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Fatal Distraction

After legislators failed to make texting while driving a primary offense, how much worse will Florida’s distracted driving problems get?

Only four states in the U.S. do not consider texting while driving a primary offense: Ohio, Nebraska, South Dakota and Florida. In these states, drivers cannot be pulled over and ticketed solely for texting while driving; they must first be pulled over for another offense, such as speeding. Earlier this year, a law that would have made texting while driving a primary offense in Florida passed in the House of Representatives—by a vote of 112-2—but stalled in the Senate, effectively killing the issue until the legislature comes back in session in March 2019.

Senate Appropriations Chairman Rob Bradley (R-Fleming Island) cited privacy issues among his top concerns with the bill (SB 90), namely that it would give law enforcement the right to pull motorists over for simply checking directions on their phone, which is not illegal.

“My concern with the bill was fairly straightforward and simple,” Bradley says. “It is legal now, and would continue to be legal if the bill passed, to look at your phone for directions or to check the weather. A police officer who sees you do this could pull you over if this bill passed. In other words, an officer could pull you over for doing something that is perfectly legal. We should not pass laws that allow the government to pull you over for doing something that is perfectly legal.”

In order to prove that a person was texting, Bradley says the contents of an individual’s phone would have to be reviewed by law enforcement— something he and some of his colleagues consider an encroachment on privacy. “Many of my colleagues are constitutionalists like myself,” he says. “We are concerned with any proposed laws that have the potential to violate an individual’s right to be left alone when he or she has acted lawfully.”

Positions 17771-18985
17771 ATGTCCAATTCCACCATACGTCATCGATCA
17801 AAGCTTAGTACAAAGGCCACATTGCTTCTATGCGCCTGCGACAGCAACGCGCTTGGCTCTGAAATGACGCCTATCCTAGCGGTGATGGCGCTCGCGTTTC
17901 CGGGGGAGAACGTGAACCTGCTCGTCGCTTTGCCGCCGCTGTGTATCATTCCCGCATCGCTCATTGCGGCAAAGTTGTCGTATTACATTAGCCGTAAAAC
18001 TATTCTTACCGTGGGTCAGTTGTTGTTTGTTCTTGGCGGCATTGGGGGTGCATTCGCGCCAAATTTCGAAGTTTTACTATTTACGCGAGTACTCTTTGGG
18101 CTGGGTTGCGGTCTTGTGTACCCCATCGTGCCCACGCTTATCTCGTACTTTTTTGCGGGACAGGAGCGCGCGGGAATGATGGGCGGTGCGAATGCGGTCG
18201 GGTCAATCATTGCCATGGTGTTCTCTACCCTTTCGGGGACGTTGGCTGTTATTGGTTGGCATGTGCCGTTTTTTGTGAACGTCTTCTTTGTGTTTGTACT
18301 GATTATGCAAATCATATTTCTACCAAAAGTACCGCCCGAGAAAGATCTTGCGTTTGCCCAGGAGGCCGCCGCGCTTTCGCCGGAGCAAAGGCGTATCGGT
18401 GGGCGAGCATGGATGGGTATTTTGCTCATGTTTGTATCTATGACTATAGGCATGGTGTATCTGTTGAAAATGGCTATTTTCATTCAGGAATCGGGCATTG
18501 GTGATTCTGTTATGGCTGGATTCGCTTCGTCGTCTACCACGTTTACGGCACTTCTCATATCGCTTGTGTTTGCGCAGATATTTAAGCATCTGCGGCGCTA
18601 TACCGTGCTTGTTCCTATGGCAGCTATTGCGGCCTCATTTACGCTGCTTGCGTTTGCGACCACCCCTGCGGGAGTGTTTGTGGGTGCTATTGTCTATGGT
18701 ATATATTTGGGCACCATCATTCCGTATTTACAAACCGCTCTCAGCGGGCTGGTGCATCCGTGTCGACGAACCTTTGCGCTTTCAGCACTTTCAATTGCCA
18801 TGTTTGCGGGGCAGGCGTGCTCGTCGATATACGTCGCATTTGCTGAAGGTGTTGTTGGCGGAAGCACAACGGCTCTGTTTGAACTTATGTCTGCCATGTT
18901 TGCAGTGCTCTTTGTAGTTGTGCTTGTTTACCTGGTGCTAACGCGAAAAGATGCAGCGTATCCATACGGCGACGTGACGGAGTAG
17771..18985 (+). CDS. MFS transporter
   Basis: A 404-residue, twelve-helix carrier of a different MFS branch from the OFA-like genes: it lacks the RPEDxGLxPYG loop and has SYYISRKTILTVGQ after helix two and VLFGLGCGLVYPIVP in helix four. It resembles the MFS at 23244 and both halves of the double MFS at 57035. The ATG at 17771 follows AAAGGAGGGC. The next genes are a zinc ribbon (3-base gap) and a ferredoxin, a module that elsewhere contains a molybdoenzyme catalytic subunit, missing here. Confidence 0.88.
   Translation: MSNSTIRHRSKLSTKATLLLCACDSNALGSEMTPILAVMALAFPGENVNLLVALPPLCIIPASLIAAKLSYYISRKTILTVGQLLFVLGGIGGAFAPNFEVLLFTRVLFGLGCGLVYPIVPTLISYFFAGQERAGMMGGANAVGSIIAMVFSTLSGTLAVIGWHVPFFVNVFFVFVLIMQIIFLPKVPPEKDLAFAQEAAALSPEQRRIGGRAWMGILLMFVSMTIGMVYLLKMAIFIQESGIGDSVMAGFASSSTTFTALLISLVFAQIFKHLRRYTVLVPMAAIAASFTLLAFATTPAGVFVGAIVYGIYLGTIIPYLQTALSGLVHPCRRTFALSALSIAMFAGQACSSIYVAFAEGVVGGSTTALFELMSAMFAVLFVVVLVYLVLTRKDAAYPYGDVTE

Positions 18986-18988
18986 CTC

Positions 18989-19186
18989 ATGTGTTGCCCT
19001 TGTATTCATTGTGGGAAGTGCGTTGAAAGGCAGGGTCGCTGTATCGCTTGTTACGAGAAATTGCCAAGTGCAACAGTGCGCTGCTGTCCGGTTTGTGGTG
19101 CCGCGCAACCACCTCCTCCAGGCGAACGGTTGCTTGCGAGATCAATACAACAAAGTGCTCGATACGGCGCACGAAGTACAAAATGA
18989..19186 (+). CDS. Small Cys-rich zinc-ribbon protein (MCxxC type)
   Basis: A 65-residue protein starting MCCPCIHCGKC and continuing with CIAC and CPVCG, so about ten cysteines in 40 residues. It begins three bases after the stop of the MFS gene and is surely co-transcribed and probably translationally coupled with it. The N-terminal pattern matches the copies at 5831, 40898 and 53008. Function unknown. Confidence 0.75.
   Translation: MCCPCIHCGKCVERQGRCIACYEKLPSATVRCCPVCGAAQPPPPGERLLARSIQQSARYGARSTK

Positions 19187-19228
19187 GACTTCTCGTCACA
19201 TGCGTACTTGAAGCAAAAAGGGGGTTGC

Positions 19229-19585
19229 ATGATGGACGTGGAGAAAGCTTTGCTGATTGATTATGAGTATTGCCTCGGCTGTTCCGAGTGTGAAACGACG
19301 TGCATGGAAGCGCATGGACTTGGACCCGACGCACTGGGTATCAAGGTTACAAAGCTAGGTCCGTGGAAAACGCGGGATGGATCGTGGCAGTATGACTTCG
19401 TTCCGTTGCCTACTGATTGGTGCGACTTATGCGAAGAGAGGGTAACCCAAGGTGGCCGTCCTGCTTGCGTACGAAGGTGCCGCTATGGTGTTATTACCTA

Additionally, some in the Senate raised concerns about racial profiling, citing an ACLU study that showed black motorists were four times more likely to be pulled over than white ones after Florida passed its seat belt law. SB 90 was updated after these concerns were raised to allow for anyone pulled over for texting while driving to refuse a phone search, requiring police to obtain a warrant. This didn’t go far enough to earn a vote, however.

“I think every Floridian, of every race, should be concerned about protecting the sovereignty of the individual against unreasonable government encroachment,” Bradley says, adding that he doesn’t deny distracted driving is a problem. “Texting and driving is a serious and deadly problem. That’s why it’s illegal today. Floridians shouldn’t do it.”

The bill’s ultimate failure struck a chord across the state. Rep. Emily Slosberg (D-Boca Raton), who introduced the bill in the House, has been one of the most vocal advocates of road safety, especially considering her personal history. Slosberg lost her twin sister, Dori, in 1996 in a car accident that killed four others and left her severely injured. The twins were just 14.